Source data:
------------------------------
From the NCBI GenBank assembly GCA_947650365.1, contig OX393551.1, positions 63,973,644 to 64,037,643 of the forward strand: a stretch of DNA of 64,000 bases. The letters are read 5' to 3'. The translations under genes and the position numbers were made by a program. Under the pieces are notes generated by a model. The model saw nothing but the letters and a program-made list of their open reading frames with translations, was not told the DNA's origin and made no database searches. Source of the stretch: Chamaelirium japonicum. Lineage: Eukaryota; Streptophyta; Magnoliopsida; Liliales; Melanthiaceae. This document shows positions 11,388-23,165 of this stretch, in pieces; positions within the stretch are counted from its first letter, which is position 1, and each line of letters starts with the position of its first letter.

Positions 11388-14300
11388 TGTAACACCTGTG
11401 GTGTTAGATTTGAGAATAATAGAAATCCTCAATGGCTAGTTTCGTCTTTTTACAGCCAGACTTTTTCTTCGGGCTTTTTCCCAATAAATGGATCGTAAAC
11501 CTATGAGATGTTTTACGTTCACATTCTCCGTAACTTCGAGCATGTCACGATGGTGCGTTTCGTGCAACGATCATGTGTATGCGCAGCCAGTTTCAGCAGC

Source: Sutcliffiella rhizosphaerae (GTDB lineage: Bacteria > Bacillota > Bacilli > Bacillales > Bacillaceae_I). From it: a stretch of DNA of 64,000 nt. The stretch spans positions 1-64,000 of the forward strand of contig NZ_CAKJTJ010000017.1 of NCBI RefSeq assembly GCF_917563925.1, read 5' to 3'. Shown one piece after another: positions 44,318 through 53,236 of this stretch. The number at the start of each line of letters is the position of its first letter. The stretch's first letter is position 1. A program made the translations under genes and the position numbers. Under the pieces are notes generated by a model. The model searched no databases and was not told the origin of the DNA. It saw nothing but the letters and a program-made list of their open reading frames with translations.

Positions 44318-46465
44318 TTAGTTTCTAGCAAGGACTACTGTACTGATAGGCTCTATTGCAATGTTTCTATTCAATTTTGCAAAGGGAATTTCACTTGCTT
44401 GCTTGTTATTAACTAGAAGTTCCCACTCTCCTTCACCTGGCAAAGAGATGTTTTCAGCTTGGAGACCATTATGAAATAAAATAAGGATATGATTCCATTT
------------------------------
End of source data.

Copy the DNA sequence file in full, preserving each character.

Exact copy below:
From the NCBI GenBank assembly GCA_947650365.1, contig OX393551.1, positions 63,973,644 to 64,037,643 of the forward strand: a stretch of DNA of 64,000 bases. The letters are read 5' to 3'. The translations under genes and the position numbers were made by a program. Under the pieces are notes generated by a model. The model saw nothing but the letters and a program-made list of their open reading frames with translations, was not told the DNA's origin and made no database searches. Source of the stretch: Chamaelirium japonicum. Lineage: Eukaryota; Streptophyta; Magnoliopsida; Liliales; Melanthiaceae. This document shows positions 11,388-23,165 of this stretch, in pieces; positions within the stretch are counted from its first letter, which is position 1, and each line of letters starts with the position of its first letter.

Positions 11388-14300
11388 TGTAACACCTGTG
11401 GTGTTAGATTTGAGAATAATAGAAATCCTCAATGGCTAGTTTCGTCTTTTTACAGCCAGACTTTTTCTTCGGGCTTTTTCCCAATAAATGGATCGTAAAC
11501 CTATGAGATGTTTTACGTTCACATTCTCCGTAACTTCGAGCATGTCACGATGGTGCGTTTCGTGCAACGATCATGTGTATGCGCAGCCAGTTTCAGCAGC

Source: Sutcliffiella rhizosphaerae (GTDB lineage: Bacteria > Bacillota > Bacilli > Bacillales > Bacillaceae_I). From it: a stretch of DNA of 64,000 nt. The stretch spans positions 1-64,000 of the forward strand of contig NZ_CAKJTJ010000017.1 of NCBI RefSeq assembly GCF_917563925.1, read 5' to 3'. Shown one piece after another: positions 44,318 through 53,236 of this stretch. The number at the start of each line of letters is the position of its first letter. The stretch's first letter is position 1. A program made the translations under genes and the position numbers. Under the pieces are notes generated by a model. The model searched no databases and was not told the origin of the DNA. It saw nothing but the letters and a program-made list of their open reading frames with translations.

Positions 44318-46465
44318 TTAGTTTCTAGCAAGGACTACTGTACTGATAGGCTCTATTGCAATGTTTCTATTCAATTTTGCAAAGGGAATTTCACTTGCTT
44401 GCTTGTTATTAACTAGAAGTTCCCACTCTCCTTCACCTGGCAAAGAGATGTTTTCAGCTTGGAGACCATTATGAAATAAAATAAGGATATGATTCCATTT